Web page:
Floridians witnessed a scene of submerged cars stuck in floodwaters in Miami Saturday morning as the state got an early taste of hurricane season while bracing for potential Tropical Storm Alex.
Prestige Auto Towing in Miami reportedly received from 12 to 20 calls from drivers whose cars were submerged in the floodwaters.
“A lot of flooding in Brickell, downtown and North Miami. A Ferrari was floating. A lot of water damage. A lot of cars (with) water damage,” Robert Fernandez, an employee at the company, told Weather.com.
The Miami Fire-Rescue Department posted a video online, that gained more than 200,000 views as of publication, showing cars submerged in rain waters, and warned residents to avoid driving through the floods.
“At this time @CityofMiamiFire is responding to multiple calls of cars stuck in the water. Please stay off the road and do not drive through floods,” the Miami-Fire Rescue Department wrote on Twitter early Saturday morning.
The National Hurricane Center (NHC) issued advisories on Potential Tropical Cyclone One, which is the first tropical system of the Atlantic hurricane season, the Orlando Sentinel reported Saturday.
The storm system caused heavy rainfall as it crossed the Gulf of Mexico, leaving at least two people dead in Cuba on Friday, according to the Weather Channel. The power grid was also damaged as 50,000 power outages were reported late Friday night, according to the country’s Civil Defense Organization.
The NHC forecasts that the system might potentially become Tropical Storm Alex after it leaves Florida. However, tropical storm warnings for all of southern Florida were issued, The Weather Channel reported.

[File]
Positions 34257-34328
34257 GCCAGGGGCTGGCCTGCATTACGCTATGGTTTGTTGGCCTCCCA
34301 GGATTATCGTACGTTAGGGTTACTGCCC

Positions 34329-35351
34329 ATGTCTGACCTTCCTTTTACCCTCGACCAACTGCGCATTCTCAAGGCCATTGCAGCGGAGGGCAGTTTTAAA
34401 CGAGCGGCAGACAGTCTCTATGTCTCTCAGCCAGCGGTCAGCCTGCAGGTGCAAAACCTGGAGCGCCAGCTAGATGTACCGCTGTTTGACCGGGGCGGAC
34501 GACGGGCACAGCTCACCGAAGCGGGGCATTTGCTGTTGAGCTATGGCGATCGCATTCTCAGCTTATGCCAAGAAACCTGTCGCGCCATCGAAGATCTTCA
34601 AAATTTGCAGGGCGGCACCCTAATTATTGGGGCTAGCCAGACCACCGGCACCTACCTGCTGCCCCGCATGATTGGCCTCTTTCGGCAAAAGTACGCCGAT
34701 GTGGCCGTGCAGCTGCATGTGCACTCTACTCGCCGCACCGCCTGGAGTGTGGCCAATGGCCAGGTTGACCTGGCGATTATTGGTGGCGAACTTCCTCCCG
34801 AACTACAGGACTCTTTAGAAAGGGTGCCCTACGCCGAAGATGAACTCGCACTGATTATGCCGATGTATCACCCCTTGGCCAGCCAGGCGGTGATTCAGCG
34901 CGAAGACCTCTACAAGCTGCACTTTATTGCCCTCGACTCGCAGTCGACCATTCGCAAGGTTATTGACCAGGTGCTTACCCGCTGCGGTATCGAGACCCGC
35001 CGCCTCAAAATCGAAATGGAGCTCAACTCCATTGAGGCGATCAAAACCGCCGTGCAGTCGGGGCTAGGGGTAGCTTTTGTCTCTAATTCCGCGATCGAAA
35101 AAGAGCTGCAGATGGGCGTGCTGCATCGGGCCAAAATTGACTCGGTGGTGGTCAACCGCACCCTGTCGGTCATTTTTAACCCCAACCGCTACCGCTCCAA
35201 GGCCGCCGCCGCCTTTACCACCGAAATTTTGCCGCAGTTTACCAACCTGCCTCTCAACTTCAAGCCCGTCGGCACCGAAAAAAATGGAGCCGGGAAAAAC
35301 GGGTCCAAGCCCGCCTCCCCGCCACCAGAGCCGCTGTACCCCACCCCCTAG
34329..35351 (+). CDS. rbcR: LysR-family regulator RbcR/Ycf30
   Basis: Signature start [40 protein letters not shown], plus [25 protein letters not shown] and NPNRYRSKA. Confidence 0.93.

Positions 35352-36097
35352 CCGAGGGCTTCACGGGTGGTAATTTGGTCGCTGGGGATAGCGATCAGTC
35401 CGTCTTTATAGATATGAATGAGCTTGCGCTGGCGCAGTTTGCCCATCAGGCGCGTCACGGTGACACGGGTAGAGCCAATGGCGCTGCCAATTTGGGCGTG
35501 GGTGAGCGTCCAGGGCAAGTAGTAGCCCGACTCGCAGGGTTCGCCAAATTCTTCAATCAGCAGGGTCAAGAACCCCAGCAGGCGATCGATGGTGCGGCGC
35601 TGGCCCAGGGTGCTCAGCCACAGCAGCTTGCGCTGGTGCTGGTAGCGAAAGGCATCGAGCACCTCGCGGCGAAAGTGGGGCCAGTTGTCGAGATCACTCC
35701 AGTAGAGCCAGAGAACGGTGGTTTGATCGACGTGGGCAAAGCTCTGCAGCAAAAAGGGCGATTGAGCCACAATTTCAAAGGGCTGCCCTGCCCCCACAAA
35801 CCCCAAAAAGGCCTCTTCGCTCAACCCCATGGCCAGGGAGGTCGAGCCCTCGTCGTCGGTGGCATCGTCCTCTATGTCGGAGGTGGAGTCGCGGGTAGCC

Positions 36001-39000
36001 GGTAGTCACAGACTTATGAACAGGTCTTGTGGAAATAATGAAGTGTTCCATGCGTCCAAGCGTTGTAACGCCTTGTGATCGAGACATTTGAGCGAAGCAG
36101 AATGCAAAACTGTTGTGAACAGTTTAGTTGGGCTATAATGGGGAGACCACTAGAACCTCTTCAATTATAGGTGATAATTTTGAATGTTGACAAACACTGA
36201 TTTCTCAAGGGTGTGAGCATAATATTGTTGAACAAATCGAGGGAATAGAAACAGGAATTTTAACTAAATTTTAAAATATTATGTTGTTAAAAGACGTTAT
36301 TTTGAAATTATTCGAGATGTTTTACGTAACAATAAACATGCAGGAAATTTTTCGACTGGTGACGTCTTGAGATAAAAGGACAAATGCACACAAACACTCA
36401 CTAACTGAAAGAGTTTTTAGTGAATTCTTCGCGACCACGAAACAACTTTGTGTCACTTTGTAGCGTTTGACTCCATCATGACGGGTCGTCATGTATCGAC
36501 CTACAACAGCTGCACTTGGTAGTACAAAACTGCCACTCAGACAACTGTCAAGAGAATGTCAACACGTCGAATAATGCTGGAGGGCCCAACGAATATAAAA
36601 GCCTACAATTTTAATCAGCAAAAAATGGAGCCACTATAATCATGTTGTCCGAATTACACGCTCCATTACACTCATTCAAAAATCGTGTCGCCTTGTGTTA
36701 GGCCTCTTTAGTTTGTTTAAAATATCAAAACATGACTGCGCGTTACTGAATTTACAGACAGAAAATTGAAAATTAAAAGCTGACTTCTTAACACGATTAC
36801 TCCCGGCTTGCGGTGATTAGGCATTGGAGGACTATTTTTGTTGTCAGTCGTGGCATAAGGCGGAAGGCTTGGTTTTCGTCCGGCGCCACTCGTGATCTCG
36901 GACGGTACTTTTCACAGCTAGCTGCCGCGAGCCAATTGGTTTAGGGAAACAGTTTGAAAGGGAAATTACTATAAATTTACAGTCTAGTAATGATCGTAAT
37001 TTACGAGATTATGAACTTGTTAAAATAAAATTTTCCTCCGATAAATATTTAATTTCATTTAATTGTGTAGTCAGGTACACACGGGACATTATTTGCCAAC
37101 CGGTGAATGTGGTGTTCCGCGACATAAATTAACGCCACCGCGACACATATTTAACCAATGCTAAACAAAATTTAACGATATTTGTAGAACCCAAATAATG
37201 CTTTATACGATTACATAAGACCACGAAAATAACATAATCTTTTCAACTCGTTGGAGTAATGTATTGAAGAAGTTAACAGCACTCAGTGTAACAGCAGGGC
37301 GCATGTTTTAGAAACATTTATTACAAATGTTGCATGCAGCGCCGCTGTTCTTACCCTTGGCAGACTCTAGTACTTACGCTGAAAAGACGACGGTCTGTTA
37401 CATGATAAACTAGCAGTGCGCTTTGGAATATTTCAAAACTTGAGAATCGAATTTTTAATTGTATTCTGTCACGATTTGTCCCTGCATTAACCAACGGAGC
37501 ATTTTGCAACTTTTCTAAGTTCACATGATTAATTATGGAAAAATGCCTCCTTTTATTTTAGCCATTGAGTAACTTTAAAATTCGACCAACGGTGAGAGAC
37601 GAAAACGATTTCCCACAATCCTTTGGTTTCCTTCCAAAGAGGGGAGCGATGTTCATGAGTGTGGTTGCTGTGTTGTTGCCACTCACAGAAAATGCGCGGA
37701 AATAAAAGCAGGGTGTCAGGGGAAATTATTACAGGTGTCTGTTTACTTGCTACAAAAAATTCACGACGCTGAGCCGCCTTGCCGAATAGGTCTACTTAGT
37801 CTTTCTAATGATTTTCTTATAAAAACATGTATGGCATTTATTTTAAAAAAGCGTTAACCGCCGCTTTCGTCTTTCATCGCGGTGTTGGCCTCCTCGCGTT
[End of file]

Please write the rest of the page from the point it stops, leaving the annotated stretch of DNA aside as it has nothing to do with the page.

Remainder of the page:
Tropical Storm Alex, which will be a heavily sheared system, is expected to pass through a track across South Florida and into the Atlantic, according to local station News 4 JAX.
Meanwhile, the National Weather Service in Miami said that flash flood warnings for central Miami-Dade County will end at noon on Saturday, adding that thunderstorms caused heavy rains and flash flooding in the area, and that between six and 11 inches of rain have fallen as of 8:51 a.m. EDT.
“Additional rainfall amounts of 2 to 5 inches are possible in the warned area,” the National Weather Service said, adding that the severe weather impacted urban areas, highways, streets, and areas with poor drainage.
“This is a dangerous and life-threatening situation. Traveling during these conditions is not recommended. It’s better to wait. Turn around, don’t drown,” the City of Miami warned on Twitter while sharing flash flood warnings reported by the National Weather Service Miami-South Florida.
The city saw 9.73 inches of rainfall over the past 72 hours, AccuWeather reported Saturday morning. Cars began to be stuck and stranded in floodwaters after almost 1-2 feet of rain.
The Miami-Fire Rescue Department said in another post on Twitter that it deployed vehicles to help people stranded in the submerged cars.
“Right now @CityofMiamiFire has 6 High Water Vehicles responding to people in their cars stranded in flood waters. We continue to urge you to not drive or walk through standing water. Be safe and please allow us to assess the situation,” the Miami-Fire Rescue tweeted.
AccuWeather reported that even though the rain will stop Saturday morning in southwest Florida, some areas are expected to see continued flooding.